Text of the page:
Capps Introduces School-Based Health Centers Legislation

Feb 26, 2016 Issues: Education, Healthcare

(WASHINGTON) Today, Rep. Lois Capps (CA-24) introduced the Hallways to Health Act, legislation that would provide federal support for high-quality comprehensive health care and mental health services to students at School-Based Health Centers (SBHC) across the country. Senators Debbie Stabenow (D-Michigan) and Gary Peters (D-Michigan) introduced companion legislation in the Senate this week.

The Hallways to Health Act would improve the delivery of School-Based Health Center services by expanding access to community health workers, tele-health services, and provide technical assistance to improve care in medically underserved areas. In addition, the bill would ensure that all public health insurance programs reimburse SBHC providers for services covered by Medicaid and the Children’s Health Insurance Program (CHIP) to ensure the long-term financial stability of these important centers.

“School-Based Health Centers help ensure that all children have access to health and mental health care services,” Capps said. “As a school nurse, I have seen firsthand the link between health status and educational outcomes. School-based health centers are an important tool to keep kids healthy, in the classroom, and learning. These centers are often the only access students have to vital health services and they help ensure students get the care they need when they need it.”

“Too many children across our country do not have access to a family doctor and depend on basic health care services during the school day,” said Senator Stabenow (D-MI). “The Hallways to Health Act will help school-based health centers with new resources to strengthen and improve health care services for children in need of care.”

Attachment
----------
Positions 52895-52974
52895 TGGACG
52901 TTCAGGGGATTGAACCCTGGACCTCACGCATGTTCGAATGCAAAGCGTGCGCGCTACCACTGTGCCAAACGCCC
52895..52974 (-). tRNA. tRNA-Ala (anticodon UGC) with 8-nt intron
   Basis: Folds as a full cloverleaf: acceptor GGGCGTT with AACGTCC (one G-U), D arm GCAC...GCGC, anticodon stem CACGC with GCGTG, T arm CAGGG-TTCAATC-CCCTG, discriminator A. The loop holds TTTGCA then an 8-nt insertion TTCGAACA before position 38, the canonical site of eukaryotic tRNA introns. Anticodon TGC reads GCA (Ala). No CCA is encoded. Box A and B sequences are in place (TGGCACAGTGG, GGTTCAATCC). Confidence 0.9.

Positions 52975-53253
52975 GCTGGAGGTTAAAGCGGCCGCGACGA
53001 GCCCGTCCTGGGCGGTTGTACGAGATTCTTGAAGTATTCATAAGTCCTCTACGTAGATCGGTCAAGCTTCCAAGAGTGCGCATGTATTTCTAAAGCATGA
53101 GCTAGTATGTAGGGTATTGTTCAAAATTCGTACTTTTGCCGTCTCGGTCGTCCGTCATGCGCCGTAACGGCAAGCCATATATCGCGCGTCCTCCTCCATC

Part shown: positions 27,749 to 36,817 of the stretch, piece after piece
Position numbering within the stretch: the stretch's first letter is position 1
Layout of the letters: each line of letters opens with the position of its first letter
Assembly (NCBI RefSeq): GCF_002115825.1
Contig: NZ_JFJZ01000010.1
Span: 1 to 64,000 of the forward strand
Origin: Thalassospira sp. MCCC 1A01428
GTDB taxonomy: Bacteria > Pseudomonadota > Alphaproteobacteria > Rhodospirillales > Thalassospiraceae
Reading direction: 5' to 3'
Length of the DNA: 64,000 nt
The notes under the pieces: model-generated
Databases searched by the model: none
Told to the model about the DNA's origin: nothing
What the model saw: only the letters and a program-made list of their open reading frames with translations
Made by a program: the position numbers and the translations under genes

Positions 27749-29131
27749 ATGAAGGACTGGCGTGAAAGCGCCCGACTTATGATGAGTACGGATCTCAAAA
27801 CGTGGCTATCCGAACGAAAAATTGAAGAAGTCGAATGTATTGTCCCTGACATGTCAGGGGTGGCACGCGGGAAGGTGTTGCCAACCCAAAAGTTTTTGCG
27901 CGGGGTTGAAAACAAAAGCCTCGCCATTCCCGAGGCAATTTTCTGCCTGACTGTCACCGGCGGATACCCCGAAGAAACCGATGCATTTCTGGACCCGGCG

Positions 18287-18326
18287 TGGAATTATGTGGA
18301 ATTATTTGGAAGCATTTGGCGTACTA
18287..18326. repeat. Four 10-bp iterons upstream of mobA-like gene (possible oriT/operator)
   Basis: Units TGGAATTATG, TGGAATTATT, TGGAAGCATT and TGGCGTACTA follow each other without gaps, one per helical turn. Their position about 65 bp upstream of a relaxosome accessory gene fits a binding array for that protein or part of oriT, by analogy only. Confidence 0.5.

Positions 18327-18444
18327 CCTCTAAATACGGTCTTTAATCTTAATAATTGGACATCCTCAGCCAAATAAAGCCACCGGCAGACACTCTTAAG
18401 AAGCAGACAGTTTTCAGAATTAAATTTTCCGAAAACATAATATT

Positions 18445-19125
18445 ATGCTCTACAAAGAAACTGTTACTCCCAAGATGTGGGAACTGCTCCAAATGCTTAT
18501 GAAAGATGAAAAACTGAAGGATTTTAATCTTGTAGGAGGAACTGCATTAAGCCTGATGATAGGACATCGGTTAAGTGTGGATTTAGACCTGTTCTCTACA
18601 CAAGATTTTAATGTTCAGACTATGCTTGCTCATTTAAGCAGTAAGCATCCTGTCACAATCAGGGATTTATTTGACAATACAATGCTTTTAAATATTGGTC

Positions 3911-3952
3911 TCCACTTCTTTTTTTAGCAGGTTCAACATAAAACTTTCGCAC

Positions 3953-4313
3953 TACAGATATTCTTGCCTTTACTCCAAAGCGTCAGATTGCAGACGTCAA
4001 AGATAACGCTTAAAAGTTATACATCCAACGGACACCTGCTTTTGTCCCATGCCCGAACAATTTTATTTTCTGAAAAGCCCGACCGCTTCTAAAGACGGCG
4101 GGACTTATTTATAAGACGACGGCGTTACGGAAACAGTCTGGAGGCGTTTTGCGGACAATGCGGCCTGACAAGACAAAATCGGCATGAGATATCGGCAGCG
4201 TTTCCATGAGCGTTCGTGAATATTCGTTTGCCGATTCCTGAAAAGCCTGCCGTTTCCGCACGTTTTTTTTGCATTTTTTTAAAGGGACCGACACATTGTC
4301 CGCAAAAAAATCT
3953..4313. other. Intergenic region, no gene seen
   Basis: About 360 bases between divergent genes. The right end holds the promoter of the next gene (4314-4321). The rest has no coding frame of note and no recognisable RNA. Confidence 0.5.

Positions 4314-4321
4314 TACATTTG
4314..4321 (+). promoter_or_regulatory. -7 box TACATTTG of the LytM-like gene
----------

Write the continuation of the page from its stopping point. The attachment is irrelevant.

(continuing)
“The Hallways to Health Act will improve access to quality health care services and healthy behaviors education for students in Michigan,” said Senator Peters (D-MI). “Better connecting school-based health centers with skilled professionals who offer timely, specialized treatment will not only enhance wellness but boost educational outcomes as well.”

“With the introduction of Hallways to Health, Congress is taking a monumental step towards increasing access to primary care and mental health services for our nation’s most vulnerable children and adolescents, and securing the status of school-based health centers as an essential component of our health care safety net,” said John Schlitt, President of the School-Based Health Alliance.

Congresswoman Capps originally authored SBHC legislation in 2009, which became law as part of the 2010 Affordable Care Act. This bill builds on that law to better support innovation in school based health centers and keeps them on solid financial footing.